Wu told The New York Times he’s leaving the federal government to spend more time with his family. His post at the White House had required Wu to commute between New York and Washington DC, leaving his young children without their father for stretches of time. “There’s a time where the burden on family is too much,” he said. “I’ve been feeling the balance has shifted.” Wu told The Times he plans to return to Columbia University, where he was a law professor before his latest government stint.

Wu is leaving the White House at a critical moment during the Biden administration's efforts to rein in Big Tech. Last year, he co-authored the executive order that instructed the Federal Communications Commission to restore net neutrality and promised greater scrutiny of mergers. In July of this year, the Federal Trade Commission sued Meta to block the purchase of VR developer Within. Earlier this month, the agency also moved to prevent Microsoft’s merger with Activision Blizzard. Both cases are currently before the courts and are expected to be tough battles for the FTC. 

Article source: https://www.engadget.com/big-tech-critic-tim-wu-is-leaving-the-white-house-191002294.html?src=rss

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Today is the last day to use Dark Sky on iOS before it shuts down

The time has come to say goodbye to Dark Sky. Nearly two years after Apple purchased the much-loved weather app, and more than a year after announcing its impending shutdown, Dark Sky is about to stop functioning. Since September, an in-app notification has warned iOS users the software would no longer work come January 1st, 2023. In September, Apple also removed Dark Sky from the App Store (following an earlier delisting from the Play Store).

If you’re looking for an alternative, it’s worth revisiting Apple’s own Weather app before turning to the App Store. Since iOS 14, the company has gradually integrated Dark Sky’s technology into its native offering. For instance, the Weather app now includes next-hour precipitation alerts, which is a feature that was directly inspired by Dark Sky. That said, if you’re set on trying a third-party alternative, a few that are worth checking out include AccuWeather and Carrot Weather.

Article source: https://www.engadget.com/dark-sky-ios-shutdown-psa-203747733.html?src=rss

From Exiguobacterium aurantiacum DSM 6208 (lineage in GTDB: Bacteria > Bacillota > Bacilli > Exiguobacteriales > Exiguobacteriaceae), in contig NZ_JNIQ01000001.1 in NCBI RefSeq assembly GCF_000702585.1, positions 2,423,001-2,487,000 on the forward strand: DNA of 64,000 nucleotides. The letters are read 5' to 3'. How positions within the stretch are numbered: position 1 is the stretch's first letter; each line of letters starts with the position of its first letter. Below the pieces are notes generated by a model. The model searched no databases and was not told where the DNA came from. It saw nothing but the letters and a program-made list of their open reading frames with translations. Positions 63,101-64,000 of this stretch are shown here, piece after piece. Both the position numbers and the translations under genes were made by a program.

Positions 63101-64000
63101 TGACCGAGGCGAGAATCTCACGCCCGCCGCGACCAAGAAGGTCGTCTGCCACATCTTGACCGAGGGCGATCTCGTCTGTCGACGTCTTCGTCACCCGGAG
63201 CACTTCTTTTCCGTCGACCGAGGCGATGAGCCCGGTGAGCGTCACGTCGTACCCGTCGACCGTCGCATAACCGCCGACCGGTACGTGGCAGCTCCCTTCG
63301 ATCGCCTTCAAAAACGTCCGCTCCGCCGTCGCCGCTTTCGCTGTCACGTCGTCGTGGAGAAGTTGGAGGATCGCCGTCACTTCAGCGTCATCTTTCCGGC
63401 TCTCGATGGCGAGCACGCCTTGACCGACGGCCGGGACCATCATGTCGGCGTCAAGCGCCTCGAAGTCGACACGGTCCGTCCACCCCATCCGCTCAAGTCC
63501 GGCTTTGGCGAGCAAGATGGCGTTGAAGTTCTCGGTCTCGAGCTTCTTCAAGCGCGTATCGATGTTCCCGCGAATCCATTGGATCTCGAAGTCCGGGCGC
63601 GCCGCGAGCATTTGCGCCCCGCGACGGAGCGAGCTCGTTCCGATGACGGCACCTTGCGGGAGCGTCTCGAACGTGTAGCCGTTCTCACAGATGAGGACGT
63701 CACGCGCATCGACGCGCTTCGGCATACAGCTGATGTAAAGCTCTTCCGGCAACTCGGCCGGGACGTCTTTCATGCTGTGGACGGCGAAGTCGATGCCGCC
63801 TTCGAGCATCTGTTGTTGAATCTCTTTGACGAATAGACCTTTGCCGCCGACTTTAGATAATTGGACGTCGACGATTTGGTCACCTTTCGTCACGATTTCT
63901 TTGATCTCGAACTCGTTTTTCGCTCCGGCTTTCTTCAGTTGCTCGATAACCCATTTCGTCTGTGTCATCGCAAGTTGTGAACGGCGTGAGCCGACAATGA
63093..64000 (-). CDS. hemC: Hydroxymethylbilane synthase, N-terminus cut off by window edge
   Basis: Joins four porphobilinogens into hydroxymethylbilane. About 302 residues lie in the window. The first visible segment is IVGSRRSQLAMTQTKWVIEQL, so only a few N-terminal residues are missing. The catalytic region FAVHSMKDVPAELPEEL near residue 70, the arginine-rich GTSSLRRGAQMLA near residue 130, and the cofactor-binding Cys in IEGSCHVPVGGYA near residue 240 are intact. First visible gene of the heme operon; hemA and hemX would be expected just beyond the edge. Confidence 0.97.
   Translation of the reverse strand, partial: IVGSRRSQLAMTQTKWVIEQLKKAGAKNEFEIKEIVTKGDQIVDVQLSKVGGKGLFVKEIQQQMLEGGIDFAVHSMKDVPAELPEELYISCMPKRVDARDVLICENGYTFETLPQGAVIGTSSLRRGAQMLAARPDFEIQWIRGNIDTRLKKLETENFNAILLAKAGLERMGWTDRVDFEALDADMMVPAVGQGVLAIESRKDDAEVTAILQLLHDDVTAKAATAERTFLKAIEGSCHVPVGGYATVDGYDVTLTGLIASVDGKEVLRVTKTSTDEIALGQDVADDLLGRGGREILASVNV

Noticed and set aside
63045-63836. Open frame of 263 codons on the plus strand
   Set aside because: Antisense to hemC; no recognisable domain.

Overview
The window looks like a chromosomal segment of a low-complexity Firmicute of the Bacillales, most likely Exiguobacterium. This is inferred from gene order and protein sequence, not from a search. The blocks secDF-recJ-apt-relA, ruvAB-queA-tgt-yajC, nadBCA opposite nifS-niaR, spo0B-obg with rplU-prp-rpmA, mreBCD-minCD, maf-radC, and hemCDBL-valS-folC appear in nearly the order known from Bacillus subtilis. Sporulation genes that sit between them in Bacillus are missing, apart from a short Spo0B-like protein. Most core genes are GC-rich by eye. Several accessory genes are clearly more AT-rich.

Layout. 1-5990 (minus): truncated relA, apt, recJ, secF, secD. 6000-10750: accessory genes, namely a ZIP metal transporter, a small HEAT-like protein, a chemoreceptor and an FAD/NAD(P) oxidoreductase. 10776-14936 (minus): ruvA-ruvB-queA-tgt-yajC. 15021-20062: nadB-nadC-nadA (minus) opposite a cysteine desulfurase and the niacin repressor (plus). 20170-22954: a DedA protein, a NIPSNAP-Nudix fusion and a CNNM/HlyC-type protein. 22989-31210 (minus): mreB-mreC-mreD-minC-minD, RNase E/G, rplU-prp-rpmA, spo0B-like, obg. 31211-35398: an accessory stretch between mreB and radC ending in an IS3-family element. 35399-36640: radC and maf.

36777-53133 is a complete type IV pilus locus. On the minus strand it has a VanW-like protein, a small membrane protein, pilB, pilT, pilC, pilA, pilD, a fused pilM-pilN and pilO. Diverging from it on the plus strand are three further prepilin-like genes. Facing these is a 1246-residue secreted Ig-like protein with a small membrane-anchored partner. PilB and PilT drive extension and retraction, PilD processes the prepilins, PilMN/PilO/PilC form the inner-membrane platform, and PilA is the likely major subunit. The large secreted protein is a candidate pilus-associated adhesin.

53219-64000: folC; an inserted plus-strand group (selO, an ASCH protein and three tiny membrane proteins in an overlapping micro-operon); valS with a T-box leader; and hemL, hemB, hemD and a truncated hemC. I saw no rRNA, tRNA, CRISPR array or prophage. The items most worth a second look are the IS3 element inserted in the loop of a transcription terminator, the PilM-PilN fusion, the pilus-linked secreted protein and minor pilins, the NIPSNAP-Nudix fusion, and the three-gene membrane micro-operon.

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There’s never been a better time to stop tweeting

There’s never really been a shortage of reasons to spend less time on Twitter. Even before Elon Musk’s chaotic takeover, the platform was long plagued by misinformation, hate speech, harassment and other ills that made it less than welcoming.

There’s never been a better time to quit Twitter. The Elon Musk-induced chaos at the company has breathed new life into a crop of alternative platforms, and has inspired a new wave of competing efforts to win over disillusioned Twitter users.

Competition emerges

Of all the alternatives out there, none have benefited as much as Mastodon. The open-source service was created in 2016, and first gained notoriety in 2017, when some Twitter users were upset with changes the company had made to the functionality of @-replies. At that time though, it didn’t gain much traction outside a small base of hardcore enthusiasts.

That all changed from the second Musk announced he wanted to buy Twitter. Mastodon saw an immediate spike back in April and the momentum has only increased, according to the nonprofit. “Mastodon has recently exploded in popularity, jumping from approx. 300K monthly active users to 2.5M between the months of October and November, with more and more journalists, political figures, writers, actors and organizations moving over,” founder Eugen Rochko wrote in a recent blog post.

The service isn’t a perfect analog to Twitter. Its platform, which runs on thousands of servers, can make signing up a bit confusing. And a couple of the platform’s most popular servers, like mastodon.social, have at times halted new sign-ups due to surging demand.

But, as Rochko points out, the decentralized platform has become one of the top platforms of choice for some of Twitter’s most influential — and most followed — users. Tellingly, when Musk briefly imposed a ban on accounts promoting alternative social networks, Mastodon’s official Twitter account was the only social app to be suspended.

Mastodon is far from the only previously-niche app to get a boost from turmoil at Twitter. Other apps like CounterSocial, which has a Tweetdeck-like interface, and Tribel, which describes itself as a “pro-democracy Twitter alternative” have also seen an uptick in sign-ups.

There’s also a wave of competition from fresh upstarts. Post News, a new service from former Waze CEO Noam Bardin has also tried to capitalize on Twitter’s dysfunction. The service, which is currently invitation-only, rushed to launch an early version of its beta in November in hopes of drawing away disillusioned Twitter users. Post, which bills itself as a place “to discover, read, watch, discuss and share premium news content without subscriptions or ads,” has more than 610,000 people on its waitlist, according to Bardin.

Another app that’s emerged, seemingly out of nowhere, is Hive Social, an image-centric platform with a feed that looks more like Instagram than Twitter. The service was founded in 2019, and hit 1.5 million users in November, according to the company. The site has had some notable security issues, which it claims to have fixed, but has still managed to make an impression with Gen Z Twitter users.

Legacy platforms are also trying to seize the opportunity created by growing apathy for Twitter. Tumblr claimed to see a surge in new and returning users, according to Matt Mullenweg, CEO of parent company Automattic. The site has also made a habit of trolling Musk and his new policies for Twitter, including with the addition of a $7.99 “Important Blue Internet Checkmark” for users’ blogs. Mullenweg has also said Tumblr will adopt ActivityPub, the protocol powering Mastodon, to make the two services interoperable.